The rise to global predominance of Western civilization is the single most important historical phenomenon of the past five hundred years. All over the world, an astonishing proportion of people now work for Western-style companies, study at Western-style universities, vote for Western-style governments, take Western medicines, wear Western clothes, and even work Western hours. Yet six hundred years ago the petty kingdoms of Western Europe seemed unlikely to achieve much more than perpetual internecine warfare. It was Ming China or Ottoman Turkey that had the look of world civilizations. How did the West overtake its Eastern rivals? And has the zenith of Western power now passed? In Civilization: The West and the Rest, bestselling author Niall Ferguson argues that, beginning in the fifteenth century, the West developed six powerful new concepts that the Rest lacked: competition, science, the rule of law, consumerism, modern medicine, and the work ethic. These were the "killer applications" that allowed the West to leap ahead of the Rest, opening global trade routes, exploiting newly discovered scientific laws, evolving a system of representative government, more than doubling life expectancy, unleashing the Industrial Revolution, and embracing a dynamic work ethic. Civilization shows just how fewer than a dozen Western empires came to control more than half of humanity and four fifths of the world economy.

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Salvage the Bones

A Novel by Jesmyn Ward

On one level, Salvage the Bones is a simple story about a poor black family that’s about to be trashed by one of the most deadly hurricanes in U.S. history. What makes the novel so powerful, though, is the way Ward winds private passions with that menace gathering force out in the Gulf of Mexico. Without a hint of pretension, in the simple lives of these poor people living among chickens and abandoned cars, she evokes the tenacious love and desperation of classical tragedy. The force that pushes back against Katrina’s inexorable winds is the voice of Ward’s narrator, a 14-year-old girl named Esch, the only daughter among four siblings. Precocious, passionate and sensitive, she speaks almost entirely in phrases soaked in her family’s raw land. Everything here is gritty, loamy and alive, as though the very soil were animated. Her brother’s “blood smells like wet hot earth after summer rain. . . . His scalp looks like fresh turned dirt.” Her father’s hands “are like gravel,” while her own hand “slides through his grip like a wet fish,” and a handsome boy’s “muscles jabbered like chickens.” Admittedly, Ward can push so hard on this simile-obsessed style that her paragraphs risk sounding like a compost heap, but this isn’t usually just metaphor for metaphor’s sake. She conveys something fundamental about Esch’s fluid state of mind: her figurative sense of the world in which all things correspond and connect. She and her brothers live in a ramshackle house steeped in grief since their mother died giving birth to her last child. . . . What remains, what’s salvaged, is something indomitable in these tough siblings, the strength of their love, the permanence of their devotion.—WashingtonPost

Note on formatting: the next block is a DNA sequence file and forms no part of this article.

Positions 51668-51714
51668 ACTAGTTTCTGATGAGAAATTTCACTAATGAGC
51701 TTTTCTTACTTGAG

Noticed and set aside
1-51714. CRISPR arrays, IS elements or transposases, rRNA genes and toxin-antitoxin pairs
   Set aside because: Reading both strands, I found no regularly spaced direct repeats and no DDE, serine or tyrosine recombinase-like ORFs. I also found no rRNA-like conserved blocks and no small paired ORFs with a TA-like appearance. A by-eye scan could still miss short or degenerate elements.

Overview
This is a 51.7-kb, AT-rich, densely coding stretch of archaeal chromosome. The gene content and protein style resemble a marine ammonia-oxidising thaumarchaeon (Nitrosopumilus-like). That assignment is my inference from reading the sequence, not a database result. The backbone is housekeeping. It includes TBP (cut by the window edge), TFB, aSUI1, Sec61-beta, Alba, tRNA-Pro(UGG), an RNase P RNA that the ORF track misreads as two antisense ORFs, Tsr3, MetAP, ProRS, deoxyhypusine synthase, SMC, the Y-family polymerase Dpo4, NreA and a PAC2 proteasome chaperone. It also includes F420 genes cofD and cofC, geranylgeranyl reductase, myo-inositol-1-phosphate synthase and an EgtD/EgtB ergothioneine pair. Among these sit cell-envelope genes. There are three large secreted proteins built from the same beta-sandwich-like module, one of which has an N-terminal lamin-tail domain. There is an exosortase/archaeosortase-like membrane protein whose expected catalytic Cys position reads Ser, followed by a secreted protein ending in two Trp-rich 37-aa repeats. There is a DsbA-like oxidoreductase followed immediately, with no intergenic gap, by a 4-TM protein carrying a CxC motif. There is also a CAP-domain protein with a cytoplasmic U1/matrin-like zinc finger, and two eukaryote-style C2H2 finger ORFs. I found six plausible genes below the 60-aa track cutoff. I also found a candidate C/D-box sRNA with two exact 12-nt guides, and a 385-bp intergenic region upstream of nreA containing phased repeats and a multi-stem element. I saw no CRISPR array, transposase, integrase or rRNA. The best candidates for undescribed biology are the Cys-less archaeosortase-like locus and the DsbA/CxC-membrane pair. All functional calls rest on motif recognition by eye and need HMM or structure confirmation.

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What This Cruel War Was Over

Soldiers Slavery and the Civil War

By Chandra Manning

For this impressively researched Civil War social history, Georgetown assistant history professor Manning visited more than two dozen states to comb though archives and libraries for primary source material, mostly diaries and letters of men who fought on both sides in the Civil War, along with more than 100 regimental newspapers. The result is an engagingly written, convincingly argued social history with a point—that those who did the fighting in the Union and Confederate armies "plainly identified slavery as the root of the Civil War." Manning backs up her contention with hundreds of first-person testimonies written at the time, rather than often-unreliable after-the-fact memoirs. While most Civil War narratives lean heavily on officers, Easterners and men who fought in Virginia, Manning casts a much broader net. She includes immigrants, African-Americans and western fighters, in order, she says, "to approximate cross sections of the actual Union and Confederate ranks." Based on the author's dissertation, the book is free of academese and appeals to a general audience, though Manning's harsh condemnation of white Southerners' feelings about slavery and her unstinting praise of Union soldiers' "commitment to emancipation" take a step beyond scholarly objectivity.—Publishers Weekly

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The White Masters of the World

From The World and Africa, 1965

By W. E. B. Du Bois

W. E. B. Du Bois’ Arraignment and Indictment of White Civilization (Fletcher)

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Ancient African Nations

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The Death of Emmett Till by Bob Dylan  The Lonesome Death of Hattie Carroll  Only a Pawn in Their Game

Rev. Jesse Lee Peterson Thanks America for Slavery / George Jackson  / Hurricane Carter

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The Journal of Negro History issues at Project Gutenberg

The Haitian Declaration of Independence 1804  / January 1, 1804 -- The Founding of Haiti